Similar results, but more marked, were obtained by peripherally infusing OT in HFD-induced obese rats. Thus, when HFD-induced obese rats were peripherally infused with OT (50 nmol/d for 14 days, subcutaneous minipumps), the peptide decreased food intake and caused a strong body weight loss (Figures 6A and B; P<0.05). Such body weight loss was unrelated to the anorexigenic effect of the hormone, as it was not observed in the PF control group (Figure 6A). OT also promoted a significant decrease in fat mass and a concomitant increase in percent lean body mass, independently from changes in food intake (Figure 6C; P<0.05). Accordingly, we observed that OT decreased the eWAT TG, but did not change the FFA content (Figure S4). The OT-induced decrease in adipose tissue glycerol levels suggests that this metabolite is exported from the tissue into the bloodstream. Importantly in view of the potential direct OT action on adipose tissue, peripheral OT administration resulted in a 20-fold increase in plasma OT levels (Figure 6D; P<0.05). This was accompanied by increases in the eWAT content of OEA (Figure 6F, P<0.05), as well as its phospholipid precursor, N-oleoyl-phosphatidylethanolamine (NOPE) (Figure 6E, P<0.05) that were not mediated by the anorexigenic effect of OT.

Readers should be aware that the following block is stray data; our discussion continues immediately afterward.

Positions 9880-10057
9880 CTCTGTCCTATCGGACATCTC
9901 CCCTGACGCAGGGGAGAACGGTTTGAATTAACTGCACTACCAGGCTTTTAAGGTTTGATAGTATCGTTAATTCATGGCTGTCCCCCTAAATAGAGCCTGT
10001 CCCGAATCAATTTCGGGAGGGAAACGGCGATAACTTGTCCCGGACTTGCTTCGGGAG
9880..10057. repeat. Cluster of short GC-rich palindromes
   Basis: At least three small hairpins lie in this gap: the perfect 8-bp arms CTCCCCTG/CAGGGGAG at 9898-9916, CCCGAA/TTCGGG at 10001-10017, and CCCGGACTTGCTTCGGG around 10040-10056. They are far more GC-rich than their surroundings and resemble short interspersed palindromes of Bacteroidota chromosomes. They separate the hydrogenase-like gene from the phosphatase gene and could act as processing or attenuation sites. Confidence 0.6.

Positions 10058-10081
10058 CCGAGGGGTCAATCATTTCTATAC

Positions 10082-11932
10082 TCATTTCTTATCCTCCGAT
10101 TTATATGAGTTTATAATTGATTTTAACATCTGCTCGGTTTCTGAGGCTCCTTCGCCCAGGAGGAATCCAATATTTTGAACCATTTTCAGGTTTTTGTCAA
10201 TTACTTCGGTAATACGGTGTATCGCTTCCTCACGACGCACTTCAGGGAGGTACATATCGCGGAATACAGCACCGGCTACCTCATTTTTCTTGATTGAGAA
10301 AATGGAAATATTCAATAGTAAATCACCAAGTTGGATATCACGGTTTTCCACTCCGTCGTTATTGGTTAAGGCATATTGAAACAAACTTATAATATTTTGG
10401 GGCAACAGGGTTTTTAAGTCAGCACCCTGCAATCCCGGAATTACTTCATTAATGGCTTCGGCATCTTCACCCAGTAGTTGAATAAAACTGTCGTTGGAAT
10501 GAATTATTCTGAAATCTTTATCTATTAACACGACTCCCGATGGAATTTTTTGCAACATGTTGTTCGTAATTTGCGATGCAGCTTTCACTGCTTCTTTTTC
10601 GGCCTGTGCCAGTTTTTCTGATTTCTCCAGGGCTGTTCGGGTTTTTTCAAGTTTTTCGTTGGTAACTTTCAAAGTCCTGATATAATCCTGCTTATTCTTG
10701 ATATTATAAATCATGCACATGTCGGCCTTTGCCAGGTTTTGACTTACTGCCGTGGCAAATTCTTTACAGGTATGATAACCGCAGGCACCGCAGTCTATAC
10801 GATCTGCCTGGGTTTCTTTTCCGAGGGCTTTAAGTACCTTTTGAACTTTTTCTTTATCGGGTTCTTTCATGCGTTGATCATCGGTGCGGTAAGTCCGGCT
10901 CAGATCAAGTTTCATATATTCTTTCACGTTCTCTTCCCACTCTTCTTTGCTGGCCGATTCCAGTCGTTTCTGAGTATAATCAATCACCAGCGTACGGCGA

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Figure 6. Peripheral OT effects in HFD fed rats.

The measurements were performed over a 14-day experimental period (weeks 5 through 7 of a high fat diet) in s.c. saline–infused controls (black circles, filled bars), s.c. OT-infused rats (50 nmol/d; white diamonds, open bars), and s.c. saline-infused PF controls (black triangles, hatched bars): (A) Cumulative body weight gain; (B) cumulative food intake; (C) changes in body composition between days 0 and 10 of treatment. (D) Plasma OT levels; (E) NOPE and (F) OEA content in eWAT. Values are mean ± SEM of 7 to 8 rats/group. *P<0.05, **P<0.01 compared to controls.

doi:10.1371/journal.pone.0025565.g006

PPAR-alpha mediates direct peripheral OT action on lipid metabolism